It’s now become the dark side of every festival: scalping. For every concert announced, every festival lineup dropped and every tour played, there is always a small group of dickheads who believe it is a fantastic idea to steal tickets away from genuine fans, and stick them online for people to purchase and exuberant prices. And with the announcement of what is possibly the biggest lineup ever to hit this country, the scalpers have gone absolutely mental.
Tickets for the 10th anniversary of what is now an internationally recognised festival, went on sale this morning at 9am. Having already sold 85% of tickets in the pre-sale, it was obvious that it would be a bloodbath in the race to get tickets, with many fans ending up disappointed. Currently, both Melbourne and Brisbane have sold out, the remaining cities are expected to go within the next hour.
With the fans absolutely gutted that they missed out on tickets, they will have to contemplate blowing in excess of $400 to catch the likes of Metallica, Blink 182, A Perfect Circle and Slayer. The list of scalped tickets is rapidly growing, as the lowlifes who justify such activity as being ‘economically viable’ and ‘a means to an end’ deprive a small group of fans that opportunity to see their favourite acts.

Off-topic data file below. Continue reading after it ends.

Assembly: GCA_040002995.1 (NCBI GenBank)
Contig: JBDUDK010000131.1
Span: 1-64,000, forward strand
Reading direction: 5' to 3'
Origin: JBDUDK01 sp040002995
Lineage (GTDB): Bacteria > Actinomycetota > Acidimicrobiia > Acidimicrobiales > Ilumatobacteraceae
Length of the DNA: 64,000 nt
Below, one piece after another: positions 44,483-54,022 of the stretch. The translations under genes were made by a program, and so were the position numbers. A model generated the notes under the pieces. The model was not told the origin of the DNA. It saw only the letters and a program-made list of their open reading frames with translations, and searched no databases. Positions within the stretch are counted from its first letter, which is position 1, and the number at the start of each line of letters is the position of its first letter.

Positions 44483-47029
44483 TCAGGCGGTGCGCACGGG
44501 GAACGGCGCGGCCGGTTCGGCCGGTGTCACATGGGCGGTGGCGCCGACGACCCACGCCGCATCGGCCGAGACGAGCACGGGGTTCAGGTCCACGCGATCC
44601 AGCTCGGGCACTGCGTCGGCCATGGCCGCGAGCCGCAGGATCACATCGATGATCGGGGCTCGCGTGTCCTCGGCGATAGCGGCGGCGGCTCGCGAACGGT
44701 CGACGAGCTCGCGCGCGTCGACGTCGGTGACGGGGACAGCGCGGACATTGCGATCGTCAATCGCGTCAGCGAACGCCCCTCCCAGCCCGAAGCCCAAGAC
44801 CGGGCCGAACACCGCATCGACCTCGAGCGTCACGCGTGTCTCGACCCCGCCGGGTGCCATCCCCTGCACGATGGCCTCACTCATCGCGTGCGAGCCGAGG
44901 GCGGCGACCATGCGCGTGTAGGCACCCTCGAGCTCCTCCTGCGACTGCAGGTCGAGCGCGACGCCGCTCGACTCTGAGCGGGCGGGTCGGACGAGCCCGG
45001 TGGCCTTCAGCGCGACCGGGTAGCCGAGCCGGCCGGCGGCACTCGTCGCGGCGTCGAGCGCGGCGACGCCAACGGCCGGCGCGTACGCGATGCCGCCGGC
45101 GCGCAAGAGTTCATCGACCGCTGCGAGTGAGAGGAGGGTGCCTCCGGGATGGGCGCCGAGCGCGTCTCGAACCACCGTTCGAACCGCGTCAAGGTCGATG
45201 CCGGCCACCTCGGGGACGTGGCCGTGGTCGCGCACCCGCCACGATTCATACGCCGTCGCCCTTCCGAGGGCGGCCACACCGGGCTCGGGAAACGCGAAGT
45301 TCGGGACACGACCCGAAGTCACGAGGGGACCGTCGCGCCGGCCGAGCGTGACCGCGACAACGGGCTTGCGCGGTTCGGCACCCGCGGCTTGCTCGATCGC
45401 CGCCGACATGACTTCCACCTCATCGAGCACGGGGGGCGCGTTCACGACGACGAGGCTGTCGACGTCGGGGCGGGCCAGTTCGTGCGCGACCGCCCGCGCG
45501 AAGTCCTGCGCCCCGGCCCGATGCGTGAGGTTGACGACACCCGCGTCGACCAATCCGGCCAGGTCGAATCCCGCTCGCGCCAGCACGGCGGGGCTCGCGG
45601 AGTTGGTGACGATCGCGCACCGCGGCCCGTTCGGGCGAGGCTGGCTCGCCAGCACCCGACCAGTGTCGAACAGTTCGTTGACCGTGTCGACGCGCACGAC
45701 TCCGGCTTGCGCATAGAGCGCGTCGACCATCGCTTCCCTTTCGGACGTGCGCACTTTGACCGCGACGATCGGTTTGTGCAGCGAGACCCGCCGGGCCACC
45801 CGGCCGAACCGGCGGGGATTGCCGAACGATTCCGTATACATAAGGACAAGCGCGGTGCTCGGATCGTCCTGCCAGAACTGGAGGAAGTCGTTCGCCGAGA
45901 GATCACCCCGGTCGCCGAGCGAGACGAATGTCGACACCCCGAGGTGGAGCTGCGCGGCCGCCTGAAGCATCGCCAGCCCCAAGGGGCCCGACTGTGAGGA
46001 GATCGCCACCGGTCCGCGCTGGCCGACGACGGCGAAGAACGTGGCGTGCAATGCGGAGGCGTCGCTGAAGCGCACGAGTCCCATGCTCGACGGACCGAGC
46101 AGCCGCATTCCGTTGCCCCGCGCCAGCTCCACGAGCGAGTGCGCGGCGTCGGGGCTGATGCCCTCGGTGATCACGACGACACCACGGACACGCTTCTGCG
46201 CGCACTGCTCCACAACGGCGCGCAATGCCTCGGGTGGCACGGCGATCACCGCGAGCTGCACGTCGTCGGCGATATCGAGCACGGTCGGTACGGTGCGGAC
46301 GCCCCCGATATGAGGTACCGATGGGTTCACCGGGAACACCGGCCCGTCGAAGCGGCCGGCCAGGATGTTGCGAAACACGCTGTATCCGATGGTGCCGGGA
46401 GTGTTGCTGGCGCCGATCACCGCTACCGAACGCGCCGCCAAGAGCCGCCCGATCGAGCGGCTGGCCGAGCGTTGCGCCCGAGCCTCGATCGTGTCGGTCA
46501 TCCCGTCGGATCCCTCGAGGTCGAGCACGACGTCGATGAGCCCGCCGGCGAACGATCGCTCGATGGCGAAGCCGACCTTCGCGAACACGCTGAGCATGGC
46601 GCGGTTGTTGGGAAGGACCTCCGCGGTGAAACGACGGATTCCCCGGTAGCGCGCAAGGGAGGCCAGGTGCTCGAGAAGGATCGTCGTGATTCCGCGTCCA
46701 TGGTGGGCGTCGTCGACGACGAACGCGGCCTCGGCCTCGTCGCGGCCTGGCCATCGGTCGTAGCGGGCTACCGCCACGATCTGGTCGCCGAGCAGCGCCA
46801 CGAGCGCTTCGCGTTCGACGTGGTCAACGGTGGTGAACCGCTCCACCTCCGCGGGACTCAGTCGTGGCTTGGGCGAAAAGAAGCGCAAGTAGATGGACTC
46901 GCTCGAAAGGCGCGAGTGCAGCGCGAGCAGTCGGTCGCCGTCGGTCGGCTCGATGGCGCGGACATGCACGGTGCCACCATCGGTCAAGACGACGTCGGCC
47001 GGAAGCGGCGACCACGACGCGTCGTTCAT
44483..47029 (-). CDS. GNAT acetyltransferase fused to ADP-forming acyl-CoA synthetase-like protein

When One Direction previously toured Australia for their strictly limited shows, tickets that had been purchased for around $90 were being flogged for the cool price of $2000. Although I’m not a fan of the British boy band, that’s bullshit, regardless of who is playing. That’s just not on. Although many do not approve of their manufactured music, it is still clear that many sought to exploit the fans’ need to see the X Factor dream team.
Thankfully, there is a movement from both festivals and touring agencies to fight these idiots. In a feature article published by the folks over at FasterLouder, one of the head honchos at the wonderful people at Chugg Entertainment outlined their strive to fight scalping. He stated that Chugg, in regards to the November Radiohead tour, was “limiting transactions to four tickets per person; having ticketing agencies manually scan for multiple purchases using one or a combination of the same account numbers, account names, and credit cards; having ticketing agencies monitor IP addresses during the on-sale to see if there are multiple transactions processing from the same address; and – for the Radiohead tour specifically – we enforced a delay on ticket delivery until closer to the concert date as a deterrent for patrons looking to buy from scalpers.”
The feature continues to raise seriously good points regarding the scalping issues, a recommended read for all music fans. Although it is seriously unfortunate for those of you missed out on tickets to the 2013 Soundwave Festival, there are always sideshows. Small amounts of tickets are left, but they won’t be there for long, so get in quickly before the scalpers scoop them up!